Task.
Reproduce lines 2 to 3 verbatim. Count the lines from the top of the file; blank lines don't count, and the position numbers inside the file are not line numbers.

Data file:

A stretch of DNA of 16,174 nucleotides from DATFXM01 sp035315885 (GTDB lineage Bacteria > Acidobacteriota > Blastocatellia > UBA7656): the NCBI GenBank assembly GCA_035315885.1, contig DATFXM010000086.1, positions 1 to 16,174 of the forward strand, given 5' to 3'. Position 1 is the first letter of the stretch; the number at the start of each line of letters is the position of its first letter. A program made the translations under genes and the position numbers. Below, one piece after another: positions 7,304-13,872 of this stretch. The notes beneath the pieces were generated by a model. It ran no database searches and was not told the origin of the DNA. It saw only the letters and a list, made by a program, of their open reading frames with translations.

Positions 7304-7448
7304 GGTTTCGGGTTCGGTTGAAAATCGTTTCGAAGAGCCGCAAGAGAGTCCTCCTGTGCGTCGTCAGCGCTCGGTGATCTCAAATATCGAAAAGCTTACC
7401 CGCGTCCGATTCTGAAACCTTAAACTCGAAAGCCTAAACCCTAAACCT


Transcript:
Positions 7304-7448
7304 GGTTTCGGGTTCGGTTGAAAATCGTTTCGAAGAGCCGCAAGAGAGTCCTCCTGTGCGTCGTCAGCGCTCGGTGATCTCAAATATCGAAAAGCTTACC